Sitting through a recent Twilight Zone marathon, I learned a few things. First, it’s still one of the best shows that ever hit the airwaves. Second,Â after absorbing hundreds of commercials, I discovered that a great majority of them could be written by almost anyone who could follow a few basic tenets. I would say that at least half of all advertising on TV falls into these cliches.
Most commercials follow a pattern I call, Problem, Product, Promised Land. You start with a problem, introduce XYZ product in order to solve it and then you enter the promised land of happiness.Â To run a successful cliche ad campaign, there are a few rules you should apply.Â Here they are:
Rule #1) Women are smart, men are stupid.
You can ignore all the other guidelines, and still produce a winning ad with this one. Always depict men as idiots, and women with the superior intellect. Women will know more than men about about everything, including lawn mowers,Â barbecues, race cars and even impotence. On rare occasions a woman can be shown as mentally inferior to a man, as long a she is the gorgeous, ditsy type. You can pull this off because men don’t care and ordinary women are able to look down upon her.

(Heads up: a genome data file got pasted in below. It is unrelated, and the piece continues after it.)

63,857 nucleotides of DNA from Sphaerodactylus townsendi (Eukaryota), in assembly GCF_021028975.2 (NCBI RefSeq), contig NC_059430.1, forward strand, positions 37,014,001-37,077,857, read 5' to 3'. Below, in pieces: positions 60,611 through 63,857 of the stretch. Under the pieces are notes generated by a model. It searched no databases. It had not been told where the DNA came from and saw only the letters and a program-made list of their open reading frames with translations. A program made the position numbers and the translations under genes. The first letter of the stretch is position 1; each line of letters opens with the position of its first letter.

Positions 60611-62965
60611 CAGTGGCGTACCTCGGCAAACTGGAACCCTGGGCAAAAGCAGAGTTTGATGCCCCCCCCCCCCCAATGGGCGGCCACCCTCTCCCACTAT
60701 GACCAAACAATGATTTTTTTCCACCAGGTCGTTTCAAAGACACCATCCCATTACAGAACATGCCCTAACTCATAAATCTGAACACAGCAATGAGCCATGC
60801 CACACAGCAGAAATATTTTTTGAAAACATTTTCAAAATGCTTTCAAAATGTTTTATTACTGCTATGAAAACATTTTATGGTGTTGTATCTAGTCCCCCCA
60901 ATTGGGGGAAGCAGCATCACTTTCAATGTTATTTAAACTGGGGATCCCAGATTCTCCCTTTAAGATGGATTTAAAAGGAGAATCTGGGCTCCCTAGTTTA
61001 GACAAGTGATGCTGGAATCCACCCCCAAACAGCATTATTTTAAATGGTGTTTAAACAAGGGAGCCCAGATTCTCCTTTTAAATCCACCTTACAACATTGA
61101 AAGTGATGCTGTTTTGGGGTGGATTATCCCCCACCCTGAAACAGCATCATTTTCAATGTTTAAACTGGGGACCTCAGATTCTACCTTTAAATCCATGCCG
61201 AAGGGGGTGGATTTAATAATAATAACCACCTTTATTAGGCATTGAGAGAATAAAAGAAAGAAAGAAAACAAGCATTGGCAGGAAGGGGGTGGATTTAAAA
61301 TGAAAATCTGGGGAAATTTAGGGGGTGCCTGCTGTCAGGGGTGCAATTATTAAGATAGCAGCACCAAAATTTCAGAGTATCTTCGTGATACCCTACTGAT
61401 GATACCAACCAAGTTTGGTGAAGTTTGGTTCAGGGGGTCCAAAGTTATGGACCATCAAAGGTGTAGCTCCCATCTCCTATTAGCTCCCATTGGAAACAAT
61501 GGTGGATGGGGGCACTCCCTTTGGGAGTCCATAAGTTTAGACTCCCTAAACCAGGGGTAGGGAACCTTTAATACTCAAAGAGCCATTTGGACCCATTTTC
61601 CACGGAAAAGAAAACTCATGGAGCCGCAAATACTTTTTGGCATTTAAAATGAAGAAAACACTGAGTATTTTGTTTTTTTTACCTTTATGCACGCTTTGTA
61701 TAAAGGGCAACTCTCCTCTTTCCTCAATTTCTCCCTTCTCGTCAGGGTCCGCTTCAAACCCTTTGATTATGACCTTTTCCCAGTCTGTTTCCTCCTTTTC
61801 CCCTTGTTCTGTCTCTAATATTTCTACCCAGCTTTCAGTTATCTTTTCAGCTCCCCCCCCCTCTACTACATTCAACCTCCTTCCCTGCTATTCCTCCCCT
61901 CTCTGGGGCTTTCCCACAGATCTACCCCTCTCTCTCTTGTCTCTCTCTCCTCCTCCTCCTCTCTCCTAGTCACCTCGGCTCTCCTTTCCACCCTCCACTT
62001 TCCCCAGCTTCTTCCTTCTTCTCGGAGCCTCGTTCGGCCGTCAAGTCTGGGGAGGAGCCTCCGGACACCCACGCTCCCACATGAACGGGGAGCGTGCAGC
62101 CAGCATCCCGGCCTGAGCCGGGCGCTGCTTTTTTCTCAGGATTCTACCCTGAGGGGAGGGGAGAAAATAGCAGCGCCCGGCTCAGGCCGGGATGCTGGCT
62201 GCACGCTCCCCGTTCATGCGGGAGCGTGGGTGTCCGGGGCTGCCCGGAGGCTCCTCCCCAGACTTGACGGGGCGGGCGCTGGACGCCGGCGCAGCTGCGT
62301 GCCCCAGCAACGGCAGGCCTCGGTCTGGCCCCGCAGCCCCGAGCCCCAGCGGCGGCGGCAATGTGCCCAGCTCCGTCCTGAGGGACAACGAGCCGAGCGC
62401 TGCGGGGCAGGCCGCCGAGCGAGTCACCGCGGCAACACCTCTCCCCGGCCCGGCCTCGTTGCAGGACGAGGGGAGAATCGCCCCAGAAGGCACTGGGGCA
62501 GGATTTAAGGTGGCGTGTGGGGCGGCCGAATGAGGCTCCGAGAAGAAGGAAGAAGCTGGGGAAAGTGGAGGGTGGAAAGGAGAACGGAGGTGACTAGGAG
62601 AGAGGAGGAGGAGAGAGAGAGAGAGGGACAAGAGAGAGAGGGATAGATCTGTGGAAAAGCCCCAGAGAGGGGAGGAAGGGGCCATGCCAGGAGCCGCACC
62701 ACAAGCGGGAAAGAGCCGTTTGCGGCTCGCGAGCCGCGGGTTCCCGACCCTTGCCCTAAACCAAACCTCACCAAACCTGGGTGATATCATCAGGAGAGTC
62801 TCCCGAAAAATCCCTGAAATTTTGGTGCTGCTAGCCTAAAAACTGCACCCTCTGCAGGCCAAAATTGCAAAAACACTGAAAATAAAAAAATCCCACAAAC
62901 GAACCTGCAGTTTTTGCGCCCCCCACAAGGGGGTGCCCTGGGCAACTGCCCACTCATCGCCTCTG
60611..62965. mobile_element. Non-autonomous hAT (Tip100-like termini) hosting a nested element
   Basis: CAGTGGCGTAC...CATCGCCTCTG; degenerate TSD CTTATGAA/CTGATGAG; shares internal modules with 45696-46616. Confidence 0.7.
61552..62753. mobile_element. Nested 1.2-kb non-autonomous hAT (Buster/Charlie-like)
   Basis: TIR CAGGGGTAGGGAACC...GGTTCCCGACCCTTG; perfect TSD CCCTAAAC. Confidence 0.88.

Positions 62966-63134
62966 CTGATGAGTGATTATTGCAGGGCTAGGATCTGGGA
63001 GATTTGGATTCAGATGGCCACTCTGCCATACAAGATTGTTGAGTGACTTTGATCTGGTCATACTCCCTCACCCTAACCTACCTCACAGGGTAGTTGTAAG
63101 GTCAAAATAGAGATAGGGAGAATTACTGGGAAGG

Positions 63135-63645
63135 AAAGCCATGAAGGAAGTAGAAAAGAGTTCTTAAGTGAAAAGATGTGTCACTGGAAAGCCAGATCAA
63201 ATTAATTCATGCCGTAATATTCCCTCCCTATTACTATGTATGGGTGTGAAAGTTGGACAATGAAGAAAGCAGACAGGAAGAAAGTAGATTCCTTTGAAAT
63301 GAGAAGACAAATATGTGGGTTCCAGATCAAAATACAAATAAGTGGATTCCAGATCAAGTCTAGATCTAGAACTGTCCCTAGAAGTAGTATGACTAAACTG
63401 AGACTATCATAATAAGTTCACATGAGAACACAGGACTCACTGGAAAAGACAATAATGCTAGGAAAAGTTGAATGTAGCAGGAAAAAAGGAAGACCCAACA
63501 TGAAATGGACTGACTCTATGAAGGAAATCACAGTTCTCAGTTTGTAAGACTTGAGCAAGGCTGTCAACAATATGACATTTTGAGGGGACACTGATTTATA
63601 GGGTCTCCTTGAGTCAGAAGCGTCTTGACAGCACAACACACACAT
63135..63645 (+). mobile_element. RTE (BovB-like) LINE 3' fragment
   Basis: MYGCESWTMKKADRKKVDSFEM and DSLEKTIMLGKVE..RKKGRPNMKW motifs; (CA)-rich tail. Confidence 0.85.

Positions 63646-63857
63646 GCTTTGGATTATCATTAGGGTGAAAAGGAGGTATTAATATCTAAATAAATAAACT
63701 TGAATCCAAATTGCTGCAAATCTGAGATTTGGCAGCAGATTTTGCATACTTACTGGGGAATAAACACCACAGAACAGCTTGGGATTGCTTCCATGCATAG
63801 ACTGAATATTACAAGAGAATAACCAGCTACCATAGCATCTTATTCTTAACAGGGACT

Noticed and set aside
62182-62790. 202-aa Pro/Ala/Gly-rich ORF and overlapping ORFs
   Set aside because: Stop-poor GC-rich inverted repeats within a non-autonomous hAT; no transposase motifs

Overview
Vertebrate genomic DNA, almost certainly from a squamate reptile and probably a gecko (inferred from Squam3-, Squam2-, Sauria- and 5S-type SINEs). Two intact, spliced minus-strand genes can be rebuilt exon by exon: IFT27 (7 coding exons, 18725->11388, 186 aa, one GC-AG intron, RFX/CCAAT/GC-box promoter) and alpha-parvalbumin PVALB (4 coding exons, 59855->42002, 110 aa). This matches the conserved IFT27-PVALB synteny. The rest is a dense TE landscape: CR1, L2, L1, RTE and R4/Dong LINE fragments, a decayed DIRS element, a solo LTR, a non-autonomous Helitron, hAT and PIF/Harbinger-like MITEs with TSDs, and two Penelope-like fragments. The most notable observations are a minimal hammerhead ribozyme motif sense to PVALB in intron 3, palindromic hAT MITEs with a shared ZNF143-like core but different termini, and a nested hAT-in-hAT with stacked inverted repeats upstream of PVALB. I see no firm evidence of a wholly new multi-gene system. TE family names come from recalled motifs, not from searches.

The ONLY time a man can appear smarter thanÂ a woman is when he is what I call â€˜The Intruderâ€™. This man will not be the womanâ€™s husband or boyfriend, he will be a stranger, like Mr. Clean or the Fiber Bar guy. He will usually burst upon the scene to solve whatever problem is at hand, which is kind of creepy in and of itself. Even though he is smart, the only reason he is needed in the first place is that the womanâ€™s significant other is a complete dolt. She would have figured out a solution if she wasnâ€™t weighed down with an idiot.
Rule #2) Kids are smarter than adults.
Lest you think women and minorities are at the top of the intellectual heap, think again. If you really want a solution to your problem, consult a child. In TV land, the younger they are, the smarter they are. Grown-ups are puppets to be manipulated for the relief of boredom and acquisition of goodies. Not much different than Â government workers.Â It is even better if they can cause pain and embarrassment to their elders.Â It’s a good thing these TV parents have children, otherwise they probably couldn’t tie their shoes.
Rule #3) Animals are smarter than people.
Thank goodness for chattering chipmunks, finicky felines and cunning koalas. If you cannot come up with any other idea for your product, just toss in an animal; give it some clever dialog and viola, you have an instant hit! Animated ones are even better. Be sure to imbue them with human like attributes they donâ€™t really possess. The critters must outsmart humans, be more considerate, and if possible, rescue the helpless, clueless bipeds from a dangerous or near fatal situation.Â They know whatâ€™s best for everyone and believe the world would be better if every person lived according to their rules. In other words, they are a lot like politicians.
Those are the guidelines. In the next post, I will try to write a modern day commercial using them. The result may look like any of a number of commercials running today.
Here’s part 2 of How To Write A TV Commercial In Ten Minutes